By Rebone Tau | The South African government, through Department of International Relations and Cooperation, needs to understand that issuing a statement on the escalating tensions between Iran and the United States (US) is not enough.
South Africa is currently a non-permanent member of the United Nations Security Council (UNSC) and the government has a responsibility to do things differently this time around and show leadership during difficult times on matters of peace and security.
We can’t just have a government that just issues a statement when they have a seat at the dinner table, which in this case is the UNSC. While we all know that the US is a permanent member of the UNSC and has powers to veto resolutions it opposes, a clear message must be sent that it continues to bring instability in the world as if people’s lives don’t matter.
It is in South Africa’s best interests to strongly pursue this matter at the UNSC. As the incoming Chair of the African Union (AU), South Africa has a responsibility to make sure that there is peace and stability on the African continent.
The recent attack on the Kenyan Simba Naval Military Base in Lamu County that houses US and local troops sends a clear signal that what is happening in the Middle East will affect us in the continent.
The South African government, under the leadership of President Cyril Ramaphosa, needs to find a way to link its AU Chairmanship term to its UNSC term as its own legacy.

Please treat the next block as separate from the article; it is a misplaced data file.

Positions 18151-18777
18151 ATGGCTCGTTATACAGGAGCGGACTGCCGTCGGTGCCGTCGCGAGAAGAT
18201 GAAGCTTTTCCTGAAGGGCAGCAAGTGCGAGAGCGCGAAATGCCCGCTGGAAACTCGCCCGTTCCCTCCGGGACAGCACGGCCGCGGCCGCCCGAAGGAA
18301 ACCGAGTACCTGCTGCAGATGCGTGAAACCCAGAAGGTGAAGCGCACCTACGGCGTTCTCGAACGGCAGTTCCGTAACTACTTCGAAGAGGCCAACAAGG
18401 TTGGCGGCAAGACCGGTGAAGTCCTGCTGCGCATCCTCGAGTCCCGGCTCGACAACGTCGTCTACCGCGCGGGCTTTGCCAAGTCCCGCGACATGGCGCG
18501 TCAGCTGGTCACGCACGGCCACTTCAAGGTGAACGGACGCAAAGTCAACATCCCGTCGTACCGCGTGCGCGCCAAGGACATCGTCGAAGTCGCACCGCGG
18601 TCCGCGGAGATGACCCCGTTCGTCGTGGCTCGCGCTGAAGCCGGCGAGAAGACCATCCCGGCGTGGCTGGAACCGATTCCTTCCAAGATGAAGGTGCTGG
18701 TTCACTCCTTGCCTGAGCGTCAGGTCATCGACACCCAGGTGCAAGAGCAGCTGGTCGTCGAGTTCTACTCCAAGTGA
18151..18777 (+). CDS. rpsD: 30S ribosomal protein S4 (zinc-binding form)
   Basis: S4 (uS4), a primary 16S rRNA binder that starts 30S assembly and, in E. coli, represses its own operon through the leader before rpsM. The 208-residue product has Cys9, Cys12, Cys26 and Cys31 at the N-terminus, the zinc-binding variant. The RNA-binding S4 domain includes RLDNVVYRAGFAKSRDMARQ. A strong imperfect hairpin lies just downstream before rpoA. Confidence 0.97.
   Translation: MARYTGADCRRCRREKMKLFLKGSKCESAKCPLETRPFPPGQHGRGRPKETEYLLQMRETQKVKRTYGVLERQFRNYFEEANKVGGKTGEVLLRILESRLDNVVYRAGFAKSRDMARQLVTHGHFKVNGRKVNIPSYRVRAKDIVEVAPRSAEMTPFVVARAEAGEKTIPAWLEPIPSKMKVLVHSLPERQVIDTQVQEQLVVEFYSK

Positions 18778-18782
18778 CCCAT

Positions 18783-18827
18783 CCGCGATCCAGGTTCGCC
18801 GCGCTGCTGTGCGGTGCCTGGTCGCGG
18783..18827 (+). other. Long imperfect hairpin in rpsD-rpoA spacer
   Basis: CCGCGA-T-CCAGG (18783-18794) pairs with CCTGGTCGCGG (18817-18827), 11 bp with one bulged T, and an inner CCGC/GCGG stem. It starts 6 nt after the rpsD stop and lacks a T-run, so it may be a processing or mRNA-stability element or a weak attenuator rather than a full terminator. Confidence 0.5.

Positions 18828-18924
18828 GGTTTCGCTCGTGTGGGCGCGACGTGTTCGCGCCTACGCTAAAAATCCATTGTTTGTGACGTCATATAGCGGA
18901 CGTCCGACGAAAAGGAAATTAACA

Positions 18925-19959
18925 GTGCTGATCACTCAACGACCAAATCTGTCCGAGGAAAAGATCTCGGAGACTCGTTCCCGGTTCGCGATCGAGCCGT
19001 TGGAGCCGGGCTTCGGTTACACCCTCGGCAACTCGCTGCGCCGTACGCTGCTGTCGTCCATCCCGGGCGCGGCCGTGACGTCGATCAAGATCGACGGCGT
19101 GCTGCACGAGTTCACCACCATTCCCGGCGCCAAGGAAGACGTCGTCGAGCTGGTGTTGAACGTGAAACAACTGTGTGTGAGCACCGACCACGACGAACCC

The government talks about “Building A Better Africa and A Better World,” but without peace and security being top on the agenda, this ideal world that the government talks about will just be a mere dream and nothing more.
Without peace and security, it is difficult to grow the economy of any country. Investors would not want to put their monies where they are not sure if it will bear profits for them.
The government needs to show the world that indeed this is a new dawn in which things are done differently and there are serious efforts to bring about peace and stability.
Civilians are always casualties of wars at the end of the day, and children and women suffer the most. Peace, stability and human rights have long formed the basis of South Africa’s foreign policy and now is the time to show the world what South Africans stand for.
We saw what happened during our last term at the UNSC when we voted for Resolution 1973 which led to a multi-state NATO-led military intervention in Libya.
To date, Libya is still not politically stable, so it is in the best interest of South Africa to really make sure that peace and security is high on the agenda of the AU and to influence the UNSC to stand up to aggressors, such as the US, who continue to undermine global stability.
The views expressed in this opinion article are the contributor’s own and do not necessarily reflect the view of Current Affairs ZA.